Sticks and Carrots…Do They Ever Work?

In our daily lives, we are either influencing or being influenced. It’s a bonus if you know how to influence people: you may always get what you want. On the other hand, you might want to know when you are being influenced by others too. I don’t necessarily think that we live in an evil world, but sometimes people may be using their influencing skills on us for reasons that are not good. That’s why it pays to spot what they are doing and also how to resist such influences.

I will mainly focus on a specific type of influence in this article: sticks and carrots. It is one of the oldest methods of influencing used by companies, schools, and even by parents. And it is rather very easy to tell when a stick or a carrot is being used, so you do not have to spend a lot of cognitive resources to see whether this trick is being used on you or not:)

When we hear the word stick and carrot, most of us probably imagine a donkey with a carrot dangling in front of it. In a corporate or educational environment, a stick or a carrot is used to make an employee or a student work harder. Under the “stick” conditions, an employee is usually threatened by getting fired unless he/she works harder. And this method works until the employee finds a way to do the minimum possible, or leave the job, or even find ways to get back at the employer somehow. So, usually using the stick is not recommended by anyone. And those who are against the use of the stick usually prefer using a carrot (reward) to encourage an employee or a student to work harder.

I used to work at a job that lured me into accepting the position by mentioning generous bonuses at the interview stage. I had never worked with a bonus structure before, so in the beginning, this really sounded like a great idea. But as I continued working, I also realized that the bonus carrot started leading to some problems. A carrot/bonus system may pull everything out of shape. Because if an employee knows that he/she will get a reward when he/she hits 30 sales, usually the employer will do just 30 to get the reward. He/she will not go out of his/her own way to hit 35 sales. Why should he/she? The employee will just focus on the one thing that brings the carrot. And when employees usually focus just on money, the quality tends to slip away too.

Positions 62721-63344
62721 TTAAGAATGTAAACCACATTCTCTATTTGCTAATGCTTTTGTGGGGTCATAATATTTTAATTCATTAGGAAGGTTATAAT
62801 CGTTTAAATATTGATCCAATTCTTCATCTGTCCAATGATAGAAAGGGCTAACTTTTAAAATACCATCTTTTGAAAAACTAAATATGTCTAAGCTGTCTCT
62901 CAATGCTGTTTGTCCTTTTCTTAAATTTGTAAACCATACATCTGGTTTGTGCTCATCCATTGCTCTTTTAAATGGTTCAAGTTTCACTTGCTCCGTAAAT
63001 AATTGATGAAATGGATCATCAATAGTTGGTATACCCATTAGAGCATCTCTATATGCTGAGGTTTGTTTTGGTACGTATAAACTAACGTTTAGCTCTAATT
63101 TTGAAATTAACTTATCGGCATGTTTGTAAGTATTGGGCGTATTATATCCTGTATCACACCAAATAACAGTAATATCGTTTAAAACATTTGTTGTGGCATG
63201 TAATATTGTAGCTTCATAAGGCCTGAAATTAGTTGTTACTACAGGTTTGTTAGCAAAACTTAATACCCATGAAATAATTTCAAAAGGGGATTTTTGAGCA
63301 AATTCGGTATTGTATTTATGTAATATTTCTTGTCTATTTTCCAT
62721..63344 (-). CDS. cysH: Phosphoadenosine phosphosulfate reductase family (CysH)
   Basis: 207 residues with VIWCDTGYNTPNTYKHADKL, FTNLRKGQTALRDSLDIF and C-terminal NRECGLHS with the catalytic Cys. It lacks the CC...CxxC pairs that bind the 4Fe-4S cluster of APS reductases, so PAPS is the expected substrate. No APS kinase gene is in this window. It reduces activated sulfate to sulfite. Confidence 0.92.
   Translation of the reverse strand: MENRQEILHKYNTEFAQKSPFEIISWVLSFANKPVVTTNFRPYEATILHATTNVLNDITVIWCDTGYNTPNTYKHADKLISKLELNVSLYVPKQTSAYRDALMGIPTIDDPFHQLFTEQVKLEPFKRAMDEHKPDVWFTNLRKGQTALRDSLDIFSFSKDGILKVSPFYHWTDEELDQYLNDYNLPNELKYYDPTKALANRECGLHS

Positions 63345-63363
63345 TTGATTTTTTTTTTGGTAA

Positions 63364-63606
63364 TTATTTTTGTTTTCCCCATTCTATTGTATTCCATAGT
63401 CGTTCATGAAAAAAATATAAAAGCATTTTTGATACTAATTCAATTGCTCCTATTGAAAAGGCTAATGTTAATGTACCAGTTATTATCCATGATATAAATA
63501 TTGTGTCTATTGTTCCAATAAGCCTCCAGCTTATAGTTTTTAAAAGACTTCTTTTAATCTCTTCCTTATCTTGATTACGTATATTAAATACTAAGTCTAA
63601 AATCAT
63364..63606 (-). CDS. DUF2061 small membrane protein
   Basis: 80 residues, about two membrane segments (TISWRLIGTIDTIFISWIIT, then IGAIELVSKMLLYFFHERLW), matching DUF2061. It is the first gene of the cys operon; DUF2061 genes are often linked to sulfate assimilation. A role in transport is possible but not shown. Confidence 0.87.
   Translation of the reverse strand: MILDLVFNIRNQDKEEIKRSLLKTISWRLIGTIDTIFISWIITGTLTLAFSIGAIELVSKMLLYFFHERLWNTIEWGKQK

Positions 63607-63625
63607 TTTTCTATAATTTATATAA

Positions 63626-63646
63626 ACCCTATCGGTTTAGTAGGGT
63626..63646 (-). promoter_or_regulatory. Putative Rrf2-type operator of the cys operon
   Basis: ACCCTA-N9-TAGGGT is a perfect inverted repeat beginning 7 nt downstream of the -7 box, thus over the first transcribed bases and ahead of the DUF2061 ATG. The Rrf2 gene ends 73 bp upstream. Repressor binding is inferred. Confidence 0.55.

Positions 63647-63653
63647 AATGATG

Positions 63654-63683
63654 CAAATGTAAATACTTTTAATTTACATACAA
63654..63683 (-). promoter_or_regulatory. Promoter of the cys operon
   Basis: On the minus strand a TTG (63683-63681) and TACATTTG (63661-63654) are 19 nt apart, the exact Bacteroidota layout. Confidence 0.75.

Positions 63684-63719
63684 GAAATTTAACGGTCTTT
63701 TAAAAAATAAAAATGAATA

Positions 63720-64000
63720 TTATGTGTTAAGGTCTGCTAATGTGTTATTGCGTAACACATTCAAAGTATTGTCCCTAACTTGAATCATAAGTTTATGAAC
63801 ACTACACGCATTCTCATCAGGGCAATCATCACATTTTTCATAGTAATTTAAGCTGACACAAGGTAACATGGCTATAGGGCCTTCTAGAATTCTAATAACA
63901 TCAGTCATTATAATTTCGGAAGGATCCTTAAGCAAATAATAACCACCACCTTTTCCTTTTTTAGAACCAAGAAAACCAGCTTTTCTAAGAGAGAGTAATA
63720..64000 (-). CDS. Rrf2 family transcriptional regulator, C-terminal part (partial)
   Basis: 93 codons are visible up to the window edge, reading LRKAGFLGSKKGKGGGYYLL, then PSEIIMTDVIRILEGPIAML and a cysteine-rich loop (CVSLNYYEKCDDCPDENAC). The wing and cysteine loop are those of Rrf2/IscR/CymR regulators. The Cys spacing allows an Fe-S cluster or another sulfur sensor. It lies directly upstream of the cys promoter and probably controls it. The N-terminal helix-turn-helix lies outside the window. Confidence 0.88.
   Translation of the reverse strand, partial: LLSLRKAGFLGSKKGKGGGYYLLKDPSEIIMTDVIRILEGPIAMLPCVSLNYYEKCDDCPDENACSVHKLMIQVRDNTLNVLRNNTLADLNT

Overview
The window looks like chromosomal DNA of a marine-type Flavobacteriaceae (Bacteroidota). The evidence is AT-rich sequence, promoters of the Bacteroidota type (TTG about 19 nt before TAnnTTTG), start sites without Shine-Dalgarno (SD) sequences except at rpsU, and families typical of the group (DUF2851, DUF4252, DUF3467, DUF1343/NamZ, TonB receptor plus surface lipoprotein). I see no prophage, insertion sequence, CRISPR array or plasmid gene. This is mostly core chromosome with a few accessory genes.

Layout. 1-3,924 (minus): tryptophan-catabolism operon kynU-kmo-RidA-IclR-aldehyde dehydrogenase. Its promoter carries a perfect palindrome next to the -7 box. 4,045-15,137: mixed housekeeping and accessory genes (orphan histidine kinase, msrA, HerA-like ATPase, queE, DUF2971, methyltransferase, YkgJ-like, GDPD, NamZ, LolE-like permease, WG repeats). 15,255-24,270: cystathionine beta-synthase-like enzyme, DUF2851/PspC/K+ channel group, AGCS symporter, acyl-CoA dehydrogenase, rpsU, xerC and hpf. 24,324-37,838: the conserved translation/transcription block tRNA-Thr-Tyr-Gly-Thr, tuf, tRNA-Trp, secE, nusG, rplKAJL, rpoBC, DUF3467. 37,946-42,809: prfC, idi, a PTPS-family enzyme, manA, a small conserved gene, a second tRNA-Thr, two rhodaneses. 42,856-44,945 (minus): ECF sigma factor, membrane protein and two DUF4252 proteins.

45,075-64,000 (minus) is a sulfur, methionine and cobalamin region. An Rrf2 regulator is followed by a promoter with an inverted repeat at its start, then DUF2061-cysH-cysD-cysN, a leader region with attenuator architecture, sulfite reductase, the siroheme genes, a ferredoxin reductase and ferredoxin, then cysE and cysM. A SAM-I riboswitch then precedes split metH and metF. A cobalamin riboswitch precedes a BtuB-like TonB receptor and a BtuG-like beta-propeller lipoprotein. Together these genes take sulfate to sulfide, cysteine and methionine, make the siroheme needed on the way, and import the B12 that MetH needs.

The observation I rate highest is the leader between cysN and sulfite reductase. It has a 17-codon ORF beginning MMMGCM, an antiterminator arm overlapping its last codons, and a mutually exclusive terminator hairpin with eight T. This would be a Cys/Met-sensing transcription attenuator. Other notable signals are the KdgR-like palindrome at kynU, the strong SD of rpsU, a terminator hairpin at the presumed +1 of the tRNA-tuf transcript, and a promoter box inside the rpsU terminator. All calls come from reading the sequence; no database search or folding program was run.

I think both sticks the carrots are outdated methods of influencing people. The sticks cause resentment right away. The carrots may seem to be a better option, but it is very difficult to maintain fairness, and in the end, this results in resentment in most situations too. If we can make an effort to understand people and their resistances, we may find better ways to make them care and believe in what we are trying to get them to do.

What influencing methods do you use? Do you prefer sticks or carrots? Are you able to tell when someone is trying to influence you?